Farms, power plants may face water cuts


IF the water level in Angat dam continues to drop, officials may stop releasing water for irrigation and power generation from May 15 onward, according to the Philippine Atmospheric Geophysical and Astronomical Services Administration (Pagasa).

Officials of the weather bureau are closely monitoring the reservoir, whose water level dropped to an alarming 182.79 meters early morning of Saturday and then went down further to 182.61 meters as of 6 a.m. on Sunday. Its normal level is 212 meters.

Once the water level drops to 180 meters, dam officials will cut the water supply for irrigation, Richard Orendan, Pagasa hydrologist, told Manila Times.

This would adversely affect farmers in the provinces of Bulacan and Pampanga who have been receiving 14 cubic meters of water per second for their crops.

“We are closely monitoring it because by May 15, we might start cutting the water supply,” Orendan said.

Once the dam’s water level plunges to critical levels, reservoir officials will also be forced to cut supply for power generation. If this happens, operations of the Angat hydroelectric plant will also be affected.

Officials fear that the El Niño spell that will start next month will exacerbate the situation. If the plunging water trend in Angat is not reversed, water rationing in Metro Manila may be ordered.

Angat supplies 90 percent of the water needs of Metro Manila residents.

The dissipating water in Angat and Magat dams would also greatly affect the agriculture sector but Malacañang on Sunday gave assurances that food supply will not be affected.

The water level at Magat dam, also a major source of electricity in the Luzon grid, slightly increased because of recent intermittent downpours but it is still below the normal level.

Magat dam’s instrumentation and forecasting officer Saturnino Tenedor said as of Sunday, the dam’s water elevation was at 169.39 meters.

”This is a slight increase from the previous records of below 167 meters,” said Tenedor, also an engineer with National Irrigation Administration (NIA).

Pagasa said water levels were also below normal as of Sunday in Ambuklao, Binga, Ipo, La Mesa, Pantabangan and San Roque dams.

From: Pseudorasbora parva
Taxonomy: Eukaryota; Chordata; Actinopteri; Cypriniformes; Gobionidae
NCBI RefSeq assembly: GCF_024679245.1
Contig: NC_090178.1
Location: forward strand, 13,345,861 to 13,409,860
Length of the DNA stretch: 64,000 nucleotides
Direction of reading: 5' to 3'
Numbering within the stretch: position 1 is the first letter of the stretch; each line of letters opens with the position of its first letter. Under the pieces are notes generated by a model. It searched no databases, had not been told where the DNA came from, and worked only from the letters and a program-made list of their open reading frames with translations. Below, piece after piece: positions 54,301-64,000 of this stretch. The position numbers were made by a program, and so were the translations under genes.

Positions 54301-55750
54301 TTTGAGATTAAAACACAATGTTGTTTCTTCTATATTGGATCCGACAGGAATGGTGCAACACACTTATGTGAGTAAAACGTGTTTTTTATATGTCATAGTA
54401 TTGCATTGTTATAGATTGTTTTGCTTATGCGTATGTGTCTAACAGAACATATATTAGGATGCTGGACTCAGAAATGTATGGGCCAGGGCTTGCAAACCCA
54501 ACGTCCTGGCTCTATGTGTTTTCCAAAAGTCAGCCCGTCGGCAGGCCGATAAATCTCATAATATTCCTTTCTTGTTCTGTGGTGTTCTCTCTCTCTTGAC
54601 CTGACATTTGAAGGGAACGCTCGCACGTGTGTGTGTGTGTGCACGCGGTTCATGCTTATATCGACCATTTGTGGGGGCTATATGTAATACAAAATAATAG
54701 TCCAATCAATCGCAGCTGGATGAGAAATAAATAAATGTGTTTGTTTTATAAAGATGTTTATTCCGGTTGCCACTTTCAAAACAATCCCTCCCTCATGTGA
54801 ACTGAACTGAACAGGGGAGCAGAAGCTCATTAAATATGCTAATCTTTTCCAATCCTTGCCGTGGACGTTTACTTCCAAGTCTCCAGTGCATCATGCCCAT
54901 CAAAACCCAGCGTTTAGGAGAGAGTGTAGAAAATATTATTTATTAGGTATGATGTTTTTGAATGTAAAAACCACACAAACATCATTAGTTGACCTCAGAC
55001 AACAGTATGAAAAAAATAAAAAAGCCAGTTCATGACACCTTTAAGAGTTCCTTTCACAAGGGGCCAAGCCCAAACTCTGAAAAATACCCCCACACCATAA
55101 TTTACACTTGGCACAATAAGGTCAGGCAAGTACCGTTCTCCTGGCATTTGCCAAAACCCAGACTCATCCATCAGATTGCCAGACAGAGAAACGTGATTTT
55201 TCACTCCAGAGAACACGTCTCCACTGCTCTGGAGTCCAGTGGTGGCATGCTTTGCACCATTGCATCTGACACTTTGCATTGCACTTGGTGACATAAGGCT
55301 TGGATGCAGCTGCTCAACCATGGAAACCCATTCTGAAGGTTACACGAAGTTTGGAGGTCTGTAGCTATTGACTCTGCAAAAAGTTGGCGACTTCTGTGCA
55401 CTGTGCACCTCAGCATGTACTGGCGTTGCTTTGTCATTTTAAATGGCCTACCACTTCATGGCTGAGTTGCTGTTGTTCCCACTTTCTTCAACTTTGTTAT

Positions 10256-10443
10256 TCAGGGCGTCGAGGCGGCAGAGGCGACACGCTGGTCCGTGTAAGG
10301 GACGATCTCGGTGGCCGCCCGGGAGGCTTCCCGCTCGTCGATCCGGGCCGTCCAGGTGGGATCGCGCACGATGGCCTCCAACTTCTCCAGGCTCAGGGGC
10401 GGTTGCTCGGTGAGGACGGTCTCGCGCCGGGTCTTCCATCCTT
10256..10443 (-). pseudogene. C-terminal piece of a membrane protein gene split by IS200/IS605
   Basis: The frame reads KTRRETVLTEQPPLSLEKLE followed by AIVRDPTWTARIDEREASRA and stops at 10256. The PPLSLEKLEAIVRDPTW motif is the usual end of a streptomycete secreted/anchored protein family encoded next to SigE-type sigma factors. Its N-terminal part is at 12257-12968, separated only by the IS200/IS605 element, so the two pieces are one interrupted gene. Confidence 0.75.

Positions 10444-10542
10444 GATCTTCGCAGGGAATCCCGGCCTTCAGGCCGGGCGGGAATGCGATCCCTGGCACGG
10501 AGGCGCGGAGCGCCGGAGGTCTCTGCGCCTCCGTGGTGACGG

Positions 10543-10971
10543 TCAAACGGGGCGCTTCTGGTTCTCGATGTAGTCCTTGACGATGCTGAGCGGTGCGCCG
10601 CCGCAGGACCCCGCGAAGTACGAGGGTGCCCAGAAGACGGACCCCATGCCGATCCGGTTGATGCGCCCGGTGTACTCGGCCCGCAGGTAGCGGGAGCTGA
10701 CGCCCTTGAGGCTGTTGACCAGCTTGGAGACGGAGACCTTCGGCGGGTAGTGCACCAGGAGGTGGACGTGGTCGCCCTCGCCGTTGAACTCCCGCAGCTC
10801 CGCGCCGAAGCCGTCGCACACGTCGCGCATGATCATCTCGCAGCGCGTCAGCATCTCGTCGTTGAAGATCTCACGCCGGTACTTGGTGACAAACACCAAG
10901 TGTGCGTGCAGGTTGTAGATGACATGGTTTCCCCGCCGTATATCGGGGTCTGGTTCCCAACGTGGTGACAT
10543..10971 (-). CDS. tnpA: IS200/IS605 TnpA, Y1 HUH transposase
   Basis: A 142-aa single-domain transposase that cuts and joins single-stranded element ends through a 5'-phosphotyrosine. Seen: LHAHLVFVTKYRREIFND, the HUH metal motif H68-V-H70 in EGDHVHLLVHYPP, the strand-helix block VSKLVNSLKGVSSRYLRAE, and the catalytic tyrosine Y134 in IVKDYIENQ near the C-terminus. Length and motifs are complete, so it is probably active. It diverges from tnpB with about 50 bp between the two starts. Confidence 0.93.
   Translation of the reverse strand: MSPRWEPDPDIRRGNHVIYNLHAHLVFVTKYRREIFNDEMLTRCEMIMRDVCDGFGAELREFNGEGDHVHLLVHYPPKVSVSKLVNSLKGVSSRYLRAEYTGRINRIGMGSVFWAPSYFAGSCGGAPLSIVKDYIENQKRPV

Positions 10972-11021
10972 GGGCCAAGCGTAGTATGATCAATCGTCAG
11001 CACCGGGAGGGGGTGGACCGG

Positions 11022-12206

Tenedor said the late afternoon downpours in Cagayan Valley region and in Ifugao province have contributed to the increase of water volume at Magat dam’s reservoir along the Ifugao-Isabela border.

NIA officials, however, said the latest water level at the dam was still below the normal level of 180 meters.

Magat dam contributes at least 380 megawatts of power, making it the second biggest power provider among Luzon’s hydro-dams.

It also provides irrigation to some 80,000 hectares of farmlands mostly in Isabela and parts of Cagayan and Quirino provinces.

A Filipino-Norwegian consortium, SN Aboitiz Power (SNAP), owns and operates the dam’s power component since 2007. But its irrigation facility remains under the jurisdiction of NIA, a government-owned and -controlled corporation.

Ample supply
Despite the dire water outlook, Malacañang on Sunday gave assurances that the government is ready to put in place measures to ensure food security.

Presidential Communication Secretary Heminio Coloma Jr. said food security is one of the priorities of the Department of Agriculture (DA).

”Food supply is the main priority of the Department of Agriculture. Under the 2015 budget, there are concrete programs to ensure food supply in case of calamities or disasters such as [crop]diversification,” Coloma noted in a radio interview.

He said the Cabinet and attached government agencies have been preparing since January, noting that climate change mitigation and adaptation is one of the priority measures under the Philippine Development Plan.

Coloma added that the DA anticipated the natural calamities that may hit the country.

He, however, said the public should be informed well of the consequences of El Niño and “ensure discipline in the use of water.”

Coloma stressed that the water levels in dams supplying potable water to Metro Manila have reached critical levels due to the scorching summer heat.

”If this happens, the El Niño phenomenon may last for nine months, or until the first part of 2015,” he pointed out.

Quoting Science Secretary Mario Montejo, Coloma said the El Niño phenomenon could also result in stronger and more typhoons in the northern part of the country.

“El Niño could affect the normal rainfall pattern in the country generally resulting in reduced rainfall. Pagasa will be furnishing monthly rainfall outlook for six months for the different parts of the country,” he added.

”El Niño causes the behavior of tropical cyclones to become erratic, affecting [their]tracks and intensity. The tropical cyclone tracks are expected to shift northward and [their]intensity could become stronger,” Coloma said.

The El Niño phenomenon is an anomalous warming of ocean water temperature that affects countries surrounding the Pacific Ocean, bringing drought and triggering abnormal weather patterns.

Meanwhile, Coloma said President Benigno Aquino 3rd has directed members of his Cabinet to undertake measures to address the effects of El Niño.

According to him, the weather bureau has been directed to make monthly reports on the rainfall volume across the country.

”Concerned agencies are advised to take precautionary measures to mitigate the potential impact of this phenomenon,” he said.



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